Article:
When you have a compulsive gambling addiction, you aren’t the only one who feels the consequences. So do your friends, family and those close to you.
- You may have spent family savings when placing bets, sold family property and possessions or lied about your spending habits and whereabouts.
- Your addiction may have caused your family members to feel embarrassed or ashamed, and it may have kept you from the time you’d have typically spent with your friends.
Acknowledging an addiction, such as one to drugs, alcohol or gambling, is difficult. But talking to the people around you who may have suffered as a consequence of your addiction can be even more difficult and lead to hard conversations.
The conversations you have with your family members and friends about your addiction are an important part of the recovery process. You must educate your family and friends about your addiction and its effect on you while also understanding and acknowledging how it has changed their lives. Only then can you begin to heal together and move forward in enjoying your healthy, gambling-free relationship.
How do you talk to your family and friends about your compulsive gambling, and what should they know?
Educating Your Adult Family Members about Compulsive Gambling
Your adult family members are likely the people most impacted by your addiction, especially if they share the same household. They have likely witnessed your gambling and felt the effects firsthand. It’s important for them to understand that your compulsive gambling addiction is something that can be treated, and your addiction was more than what they may have just perceived as irresponsible betting. It’s important for you to understand how your gambling has affected them and the feelings they have associated with your addiction.
A number of constructive conversations will be needed throughout the recovery process. As arguments may have ensued previously or pain and hurt were inflicted due to lies and deceit, your gambling treatment may require counseling for the entire family. In counseling, the people around you will learn more about the disease and how to support you, and they will also be able to share in the emotional support counseling provides.
It is of utmost importance that your adult family members understand how you intend to stay gambling-free, so that they do not enable your addiction in any way. Tell them that lottery tickets are no longer acceptable as birthday presents, that you no longer wish to spend any time at casinos and that you will exclude yourself from poker night. By being honest about your recovery you’ll help them be respectful of your needs, while also reaffirming your commitment to no longer gambling.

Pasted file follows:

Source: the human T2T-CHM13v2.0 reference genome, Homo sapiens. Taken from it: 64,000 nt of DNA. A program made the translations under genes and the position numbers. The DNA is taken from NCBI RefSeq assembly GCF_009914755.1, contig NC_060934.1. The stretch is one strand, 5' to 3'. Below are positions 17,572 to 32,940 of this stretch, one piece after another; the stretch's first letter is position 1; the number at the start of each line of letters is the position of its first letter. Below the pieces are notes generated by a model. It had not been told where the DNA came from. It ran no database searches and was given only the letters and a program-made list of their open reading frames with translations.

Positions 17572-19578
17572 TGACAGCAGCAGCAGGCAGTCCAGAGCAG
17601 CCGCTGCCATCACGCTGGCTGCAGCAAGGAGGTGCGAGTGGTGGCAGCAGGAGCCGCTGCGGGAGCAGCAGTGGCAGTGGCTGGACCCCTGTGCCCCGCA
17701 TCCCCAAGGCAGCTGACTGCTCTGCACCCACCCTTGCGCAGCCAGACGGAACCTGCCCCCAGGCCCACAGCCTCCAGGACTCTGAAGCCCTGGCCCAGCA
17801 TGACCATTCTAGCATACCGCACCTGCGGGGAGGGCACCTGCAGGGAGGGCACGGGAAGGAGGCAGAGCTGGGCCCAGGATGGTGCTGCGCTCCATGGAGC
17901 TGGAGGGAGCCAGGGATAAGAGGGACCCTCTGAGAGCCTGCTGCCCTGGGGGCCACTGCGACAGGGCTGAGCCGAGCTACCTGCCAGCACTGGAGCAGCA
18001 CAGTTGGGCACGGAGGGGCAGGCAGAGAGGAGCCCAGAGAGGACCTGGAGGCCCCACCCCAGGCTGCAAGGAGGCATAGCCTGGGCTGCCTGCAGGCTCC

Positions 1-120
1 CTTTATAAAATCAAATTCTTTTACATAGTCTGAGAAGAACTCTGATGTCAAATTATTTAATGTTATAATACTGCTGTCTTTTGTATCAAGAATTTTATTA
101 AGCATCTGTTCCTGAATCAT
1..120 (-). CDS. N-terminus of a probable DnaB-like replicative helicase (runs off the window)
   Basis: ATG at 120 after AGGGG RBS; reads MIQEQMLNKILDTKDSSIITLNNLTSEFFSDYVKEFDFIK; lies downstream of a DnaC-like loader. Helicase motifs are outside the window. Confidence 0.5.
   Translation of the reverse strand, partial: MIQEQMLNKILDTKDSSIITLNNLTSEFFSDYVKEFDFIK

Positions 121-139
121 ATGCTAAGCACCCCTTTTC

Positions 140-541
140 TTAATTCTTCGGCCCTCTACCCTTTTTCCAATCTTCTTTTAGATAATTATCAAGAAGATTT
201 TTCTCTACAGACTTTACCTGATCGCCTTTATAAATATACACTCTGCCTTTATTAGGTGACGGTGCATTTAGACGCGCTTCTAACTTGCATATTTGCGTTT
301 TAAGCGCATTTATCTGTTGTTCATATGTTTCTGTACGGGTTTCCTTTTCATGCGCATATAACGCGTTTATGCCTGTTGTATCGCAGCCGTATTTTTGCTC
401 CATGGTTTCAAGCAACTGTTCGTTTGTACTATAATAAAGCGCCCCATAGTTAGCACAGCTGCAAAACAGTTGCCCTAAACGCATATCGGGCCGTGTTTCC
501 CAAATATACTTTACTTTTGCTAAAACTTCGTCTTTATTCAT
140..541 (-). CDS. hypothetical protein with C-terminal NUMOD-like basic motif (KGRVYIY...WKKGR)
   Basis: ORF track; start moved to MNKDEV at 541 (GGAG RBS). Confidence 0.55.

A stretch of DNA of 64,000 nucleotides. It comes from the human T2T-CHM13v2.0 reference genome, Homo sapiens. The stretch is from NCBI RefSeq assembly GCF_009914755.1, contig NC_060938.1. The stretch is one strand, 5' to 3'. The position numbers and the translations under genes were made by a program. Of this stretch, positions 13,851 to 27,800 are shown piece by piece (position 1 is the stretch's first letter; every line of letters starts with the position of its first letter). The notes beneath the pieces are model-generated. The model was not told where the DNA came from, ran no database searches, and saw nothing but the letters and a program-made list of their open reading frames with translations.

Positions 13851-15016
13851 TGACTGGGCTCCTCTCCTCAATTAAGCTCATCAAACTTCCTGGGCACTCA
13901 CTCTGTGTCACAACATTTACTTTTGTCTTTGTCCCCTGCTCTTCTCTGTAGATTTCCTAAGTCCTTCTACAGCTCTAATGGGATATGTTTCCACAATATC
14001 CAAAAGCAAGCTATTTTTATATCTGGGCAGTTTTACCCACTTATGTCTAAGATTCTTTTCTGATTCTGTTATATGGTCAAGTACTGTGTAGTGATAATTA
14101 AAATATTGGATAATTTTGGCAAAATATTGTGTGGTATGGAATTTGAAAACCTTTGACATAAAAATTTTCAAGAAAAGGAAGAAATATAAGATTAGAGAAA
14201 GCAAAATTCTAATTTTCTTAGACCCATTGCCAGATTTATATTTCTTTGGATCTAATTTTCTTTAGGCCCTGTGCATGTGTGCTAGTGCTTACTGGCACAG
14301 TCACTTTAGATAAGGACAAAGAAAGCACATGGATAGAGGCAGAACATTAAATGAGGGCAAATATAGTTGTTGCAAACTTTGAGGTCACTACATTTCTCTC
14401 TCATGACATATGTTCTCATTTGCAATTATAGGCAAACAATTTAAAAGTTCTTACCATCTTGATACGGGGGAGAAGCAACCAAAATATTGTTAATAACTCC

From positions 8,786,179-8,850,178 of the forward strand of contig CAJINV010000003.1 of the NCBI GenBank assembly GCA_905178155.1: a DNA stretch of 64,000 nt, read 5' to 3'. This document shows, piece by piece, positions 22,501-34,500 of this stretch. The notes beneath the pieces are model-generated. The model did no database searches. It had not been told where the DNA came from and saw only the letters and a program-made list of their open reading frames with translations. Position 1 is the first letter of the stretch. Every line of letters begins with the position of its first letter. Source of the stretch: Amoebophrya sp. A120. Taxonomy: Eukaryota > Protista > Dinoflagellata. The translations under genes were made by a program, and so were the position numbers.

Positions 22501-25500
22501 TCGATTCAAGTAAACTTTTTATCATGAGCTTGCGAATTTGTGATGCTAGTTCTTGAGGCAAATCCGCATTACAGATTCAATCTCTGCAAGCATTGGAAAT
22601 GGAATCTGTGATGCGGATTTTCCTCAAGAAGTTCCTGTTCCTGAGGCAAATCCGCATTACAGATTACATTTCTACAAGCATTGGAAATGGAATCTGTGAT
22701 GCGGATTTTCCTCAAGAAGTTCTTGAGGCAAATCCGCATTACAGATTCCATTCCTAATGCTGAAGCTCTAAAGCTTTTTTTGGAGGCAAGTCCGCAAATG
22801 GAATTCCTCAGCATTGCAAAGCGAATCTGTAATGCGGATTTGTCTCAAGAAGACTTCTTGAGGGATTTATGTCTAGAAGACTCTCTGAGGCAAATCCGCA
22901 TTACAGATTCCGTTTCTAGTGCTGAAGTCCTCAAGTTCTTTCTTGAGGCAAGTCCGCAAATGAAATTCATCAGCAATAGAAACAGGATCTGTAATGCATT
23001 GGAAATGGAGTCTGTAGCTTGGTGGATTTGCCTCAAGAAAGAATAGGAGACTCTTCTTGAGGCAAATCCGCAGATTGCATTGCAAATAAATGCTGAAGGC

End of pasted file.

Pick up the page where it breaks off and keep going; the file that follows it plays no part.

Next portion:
The Children of Your Family
Depending on the ages of your children, they may or may not understand the consequences of your gambling.
And your youngest children don’t need to. What they need to understand is that their parent has acknowledged there’s a problem and they are going to fix it. They need to see you are devoted to healing, repairing any damages and recovering any losses.
Your older children may be more greatly affected by your gambling. If you gambled to avoid stress, they may think they are to blame. If they have been able to see the extent of the financial losses, they may worry about the family’s security and basic needs. They may be embarrassed of their parent’s addiction and the ways in which it has changed their lives.
Though alcohol and gambling addictions are different diseases, how you talk to your children about them is quite similar. The National Association for Children of Alcoholics uses the following “7 Cs of Addiction:”
I didn’t cause it.
I can’t cure it.
I can’t control it.
I can care for myself
By communicating my feelings,
Making healthy choices, and
By celebrating myself.
Allow your child to ask the questions they have about your addiction, your health, your plan for recovery and repairing the damage the addiction has caused. Tell them what to expect during your recovery, and the difficulties you will face as you ignore your gambling triggers. Tell them their support will be a tremendous help and will keep you focused on your recovery. Finally, use your addiction as an opportunity to educate your children about the risks of gambling and addictions, whether gambling, drugs, alcohol or other forms.
While it may be common knowledge you’ve struggled with problem gambling, your friends and coworkers don’t need to know every detail of your addiction. If you feel comfortable, talk to your friends about what you’ve experienced and your desire to be gambling free. The details – your debt, your health, the specific recovery plan – can remain private, and you shouldn’t feel guilty about declining to share that information.
If your addiction-driven actions caused friends to be hurt, the most important part is to discuss how you can move forward to repair your relationship. Like your family members, your friends should understand your gambling triggers and situations you will tend to avoid moving forward so they can be supportive. While your relationships may not be repaired overnight, honest conversations will allow each of you to understand how gambling has affected the other, and what you want to change to have a healthier relationship in the future.
Need help talking to your family and friends about your gambling? Have you reached out for help yet? We’re waiting at the NYS HOPEline. Call us today: 1-877-8-HOPENY.